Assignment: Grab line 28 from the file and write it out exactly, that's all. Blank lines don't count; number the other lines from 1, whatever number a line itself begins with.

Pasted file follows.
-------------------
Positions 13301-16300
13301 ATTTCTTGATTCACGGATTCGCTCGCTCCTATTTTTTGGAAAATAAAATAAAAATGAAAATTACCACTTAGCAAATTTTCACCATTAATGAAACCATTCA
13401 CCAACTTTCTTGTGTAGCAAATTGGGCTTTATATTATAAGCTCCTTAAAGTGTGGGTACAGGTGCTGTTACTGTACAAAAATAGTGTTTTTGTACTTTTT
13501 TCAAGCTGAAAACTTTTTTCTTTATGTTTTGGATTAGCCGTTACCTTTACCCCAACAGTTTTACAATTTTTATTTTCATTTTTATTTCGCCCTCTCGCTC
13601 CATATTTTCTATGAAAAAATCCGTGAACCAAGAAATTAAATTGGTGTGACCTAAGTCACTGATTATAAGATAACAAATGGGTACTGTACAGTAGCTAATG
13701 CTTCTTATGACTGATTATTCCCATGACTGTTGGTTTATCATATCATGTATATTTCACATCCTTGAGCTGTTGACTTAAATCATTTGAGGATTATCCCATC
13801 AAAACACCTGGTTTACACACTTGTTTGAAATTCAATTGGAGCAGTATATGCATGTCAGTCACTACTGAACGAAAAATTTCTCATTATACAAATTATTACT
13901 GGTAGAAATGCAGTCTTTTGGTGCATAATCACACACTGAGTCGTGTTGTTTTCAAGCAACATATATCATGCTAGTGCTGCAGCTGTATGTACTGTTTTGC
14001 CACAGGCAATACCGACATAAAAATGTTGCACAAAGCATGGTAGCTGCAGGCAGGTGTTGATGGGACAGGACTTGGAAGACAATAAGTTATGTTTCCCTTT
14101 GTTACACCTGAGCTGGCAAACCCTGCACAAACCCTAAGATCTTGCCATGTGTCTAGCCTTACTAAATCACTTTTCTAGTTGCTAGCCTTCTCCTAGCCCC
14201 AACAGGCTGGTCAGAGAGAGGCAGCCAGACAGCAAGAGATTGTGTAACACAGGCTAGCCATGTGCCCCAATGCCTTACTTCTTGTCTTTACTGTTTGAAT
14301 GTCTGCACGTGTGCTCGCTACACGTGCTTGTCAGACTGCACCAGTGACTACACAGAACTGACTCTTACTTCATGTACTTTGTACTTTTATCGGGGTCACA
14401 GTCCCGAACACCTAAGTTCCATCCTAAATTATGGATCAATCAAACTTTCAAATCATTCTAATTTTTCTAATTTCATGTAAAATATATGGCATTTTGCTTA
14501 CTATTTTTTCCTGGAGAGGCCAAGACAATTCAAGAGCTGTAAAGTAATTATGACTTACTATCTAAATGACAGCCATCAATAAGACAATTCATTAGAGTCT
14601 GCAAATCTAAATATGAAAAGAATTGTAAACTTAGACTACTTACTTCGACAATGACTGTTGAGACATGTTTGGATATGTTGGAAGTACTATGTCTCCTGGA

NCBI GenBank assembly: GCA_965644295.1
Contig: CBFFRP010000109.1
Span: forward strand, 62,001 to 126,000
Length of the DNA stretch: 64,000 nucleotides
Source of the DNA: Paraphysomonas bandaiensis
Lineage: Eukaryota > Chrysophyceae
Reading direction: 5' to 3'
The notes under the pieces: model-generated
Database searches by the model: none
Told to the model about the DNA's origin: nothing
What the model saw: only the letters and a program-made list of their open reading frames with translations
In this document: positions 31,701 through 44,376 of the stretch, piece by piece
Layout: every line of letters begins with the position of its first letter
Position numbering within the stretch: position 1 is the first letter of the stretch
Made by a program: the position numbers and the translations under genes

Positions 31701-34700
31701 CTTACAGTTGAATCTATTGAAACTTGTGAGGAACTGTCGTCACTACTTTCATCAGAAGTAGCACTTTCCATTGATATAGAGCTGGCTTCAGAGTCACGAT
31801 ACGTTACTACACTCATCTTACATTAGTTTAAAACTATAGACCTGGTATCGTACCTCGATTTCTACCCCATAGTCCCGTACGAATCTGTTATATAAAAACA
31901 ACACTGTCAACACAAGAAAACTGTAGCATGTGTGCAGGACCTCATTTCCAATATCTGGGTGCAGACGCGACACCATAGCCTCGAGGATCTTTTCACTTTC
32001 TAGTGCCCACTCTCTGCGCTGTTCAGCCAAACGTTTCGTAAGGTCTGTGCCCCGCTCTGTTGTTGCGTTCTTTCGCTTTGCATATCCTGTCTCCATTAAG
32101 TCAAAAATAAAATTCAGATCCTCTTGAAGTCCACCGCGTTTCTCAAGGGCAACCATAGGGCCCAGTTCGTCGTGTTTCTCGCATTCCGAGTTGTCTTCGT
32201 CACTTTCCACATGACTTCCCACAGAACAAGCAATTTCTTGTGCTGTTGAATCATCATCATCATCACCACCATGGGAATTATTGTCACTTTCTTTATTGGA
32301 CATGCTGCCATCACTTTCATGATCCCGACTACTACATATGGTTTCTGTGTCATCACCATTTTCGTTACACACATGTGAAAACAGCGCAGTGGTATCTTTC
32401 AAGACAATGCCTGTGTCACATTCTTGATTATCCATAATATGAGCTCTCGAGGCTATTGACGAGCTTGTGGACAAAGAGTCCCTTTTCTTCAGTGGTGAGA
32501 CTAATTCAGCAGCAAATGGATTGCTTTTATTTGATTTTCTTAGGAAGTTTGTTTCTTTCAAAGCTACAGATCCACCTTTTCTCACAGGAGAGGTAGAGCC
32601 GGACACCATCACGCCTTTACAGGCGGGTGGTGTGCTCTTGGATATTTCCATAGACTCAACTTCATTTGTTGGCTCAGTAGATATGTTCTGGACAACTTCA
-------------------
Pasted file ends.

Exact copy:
Layout: every line of letters begins with the position of its first letter